Accidental discharge of a firearm is categorically different than an incident where an armed individual intentionally opens fire on students or teachers. Even gang violence or domestic disputes that occur in school parking lots after hours with no student or faculty involvement differ significantly than the horrors that befell Parkland and Santa Fe at the hands of deranged individuals.  

Victims in five of the twenty three incidents were neither students, teachers, nor otherwise affiliated with the respective schools.  

The only distinguishing characteristic separating those shootings from the dozens of shootings that occur regularly in major cities was their proximity to the schools or universities.

 One shooting consisted of an accidental discharge during a safety demonstration where the student was superficially injured (as per the CNN report) by either a bullet fragment or by debris that fell from the ceiling.  Lastly, an incident where a Gloversville middle school student was shot by another Gloversville student with a bb pistol was included on their list.

I can only imagine this was included due to an intense confusion stemming from their knowledge of BB guns and their capabilities.  According to a release from the Gloversville Police Department, “The alleged victim told police the teen chased him and shot him with a BB pistol at the middle school; he suffered a minor injury of bruising and pain.” While BB guns can be dangerous and painful they are significantly different than the weapons used in other shootings, especially with regard to lethality.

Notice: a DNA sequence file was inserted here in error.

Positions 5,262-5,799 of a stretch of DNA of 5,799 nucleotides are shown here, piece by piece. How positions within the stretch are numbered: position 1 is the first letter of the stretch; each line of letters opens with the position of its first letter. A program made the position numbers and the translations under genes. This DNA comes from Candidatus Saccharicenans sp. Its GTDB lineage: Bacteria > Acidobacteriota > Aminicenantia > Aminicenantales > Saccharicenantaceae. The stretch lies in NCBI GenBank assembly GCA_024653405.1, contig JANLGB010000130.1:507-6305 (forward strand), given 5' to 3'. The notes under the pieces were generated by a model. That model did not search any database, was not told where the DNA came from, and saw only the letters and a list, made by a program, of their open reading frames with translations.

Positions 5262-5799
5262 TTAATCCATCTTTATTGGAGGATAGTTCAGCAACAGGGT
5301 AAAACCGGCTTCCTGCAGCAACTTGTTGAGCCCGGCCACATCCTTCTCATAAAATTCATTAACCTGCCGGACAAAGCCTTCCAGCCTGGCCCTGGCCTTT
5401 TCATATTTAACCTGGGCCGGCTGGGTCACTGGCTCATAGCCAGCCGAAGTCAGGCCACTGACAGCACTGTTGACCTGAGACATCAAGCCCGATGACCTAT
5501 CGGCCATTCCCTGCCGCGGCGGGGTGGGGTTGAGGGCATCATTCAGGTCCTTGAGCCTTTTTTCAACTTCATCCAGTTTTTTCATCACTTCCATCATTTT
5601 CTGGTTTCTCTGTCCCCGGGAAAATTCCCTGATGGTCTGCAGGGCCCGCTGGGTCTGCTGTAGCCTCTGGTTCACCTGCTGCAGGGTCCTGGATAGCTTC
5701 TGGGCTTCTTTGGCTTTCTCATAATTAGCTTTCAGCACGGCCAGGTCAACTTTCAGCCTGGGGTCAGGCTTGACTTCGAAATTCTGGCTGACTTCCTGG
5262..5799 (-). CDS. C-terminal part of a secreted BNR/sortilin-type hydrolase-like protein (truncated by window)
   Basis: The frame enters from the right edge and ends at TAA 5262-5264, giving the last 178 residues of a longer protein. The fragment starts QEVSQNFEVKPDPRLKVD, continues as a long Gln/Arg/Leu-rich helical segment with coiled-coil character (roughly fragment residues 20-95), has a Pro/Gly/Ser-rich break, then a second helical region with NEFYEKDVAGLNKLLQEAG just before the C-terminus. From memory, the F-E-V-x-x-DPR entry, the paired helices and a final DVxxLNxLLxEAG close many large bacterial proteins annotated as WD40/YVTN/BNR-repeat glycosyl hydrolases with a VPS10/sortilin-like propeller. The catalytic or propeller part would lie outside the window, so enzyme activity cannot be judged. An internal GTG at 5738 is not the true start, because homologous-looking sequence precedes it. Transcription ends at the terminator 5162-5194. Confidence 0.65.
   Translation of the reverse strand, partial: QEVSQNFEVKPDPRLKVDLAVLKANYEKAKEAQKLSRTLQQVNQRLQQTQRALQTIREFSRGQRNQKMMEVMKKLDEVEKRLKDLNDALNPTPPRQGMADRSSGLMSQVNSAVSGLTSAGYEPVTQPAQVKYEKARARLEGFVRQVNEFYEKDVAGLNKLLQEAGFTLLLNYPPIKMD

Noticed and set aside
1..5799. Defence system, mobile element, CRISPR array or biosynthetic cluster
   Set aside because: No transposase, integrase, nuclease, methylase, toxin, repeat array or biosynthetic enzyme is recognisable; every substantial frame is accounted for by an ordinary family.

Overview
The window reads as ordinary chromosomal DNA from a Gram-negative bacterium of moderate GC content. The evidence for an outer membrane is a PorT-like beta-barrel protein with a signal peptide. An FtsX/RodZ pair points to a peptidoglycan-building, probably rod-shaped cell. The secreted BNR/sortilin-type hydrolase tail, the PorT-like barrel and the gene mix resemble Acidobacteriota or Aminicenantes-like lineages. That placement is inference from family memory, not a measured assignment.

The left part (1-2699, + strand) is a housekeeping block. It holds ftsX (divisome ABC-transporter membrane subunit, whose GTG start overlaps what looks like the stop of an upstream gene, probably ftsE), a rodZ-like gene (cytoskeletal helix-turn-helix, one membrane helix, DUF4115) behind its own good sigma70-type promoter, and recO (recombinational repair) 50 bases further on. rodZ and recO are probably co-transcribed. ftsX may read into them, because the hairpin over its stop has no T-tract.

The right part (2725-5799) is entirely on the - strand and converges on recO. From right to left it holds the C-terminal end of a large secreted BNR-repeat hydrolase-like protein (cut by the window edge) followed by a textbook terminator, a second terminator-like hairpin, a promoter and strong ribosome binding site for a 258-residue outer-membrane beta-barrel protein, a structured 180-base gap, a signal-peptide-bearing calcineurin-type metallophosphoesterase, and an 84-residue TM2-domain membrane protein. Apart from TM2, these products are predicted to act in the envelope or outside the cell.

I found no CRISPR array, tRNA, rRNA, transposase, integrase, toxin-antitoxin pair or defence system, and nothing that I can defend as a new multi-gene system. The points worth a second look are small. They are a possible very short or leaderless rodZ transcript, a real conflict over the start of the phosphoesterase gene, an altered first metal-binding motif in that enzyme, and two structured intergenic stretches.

Lack of Objectivity

None of this is to suggest that any injuries or deaths sustained from accidental discharge or gang violence are any less tragic.  Guns are incredibly dangerous when used recklessly or with malicious intentions and safeguarding the welfare of our children against the threat of gun violence remains paramount.

It is disingenuous, however, to generally list incidents that contain no direct relevance to schools, staff, or student besides their approximate physical location next to the awful tragedies of Parkland, Santa Fe, Benton, Kentucky, and even Lexington Park, Maryland.  

Ambiguous and nonspecific parameters, as well as failing to distinguish between categorically different shootings resulted in an artificially increased total for school shootings this year.  Any number of school shootings surpassing zero is inarguably too high.

It remains CNN’s job as a purportedly objective news channel to report facts in a manner that is honest and forthright, rather than obscur them behind ambiguity, or at least to be upfront about their narrative-driven advocacy.


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Matthew Charles Murray

Matthew Murray graduated from Santa Clara University with a Bachelors degree in Bioengineering and is currently specializing in astronaut health research. His primary interests include systems of morality, founding principles, and cognitive and behavioral psychology.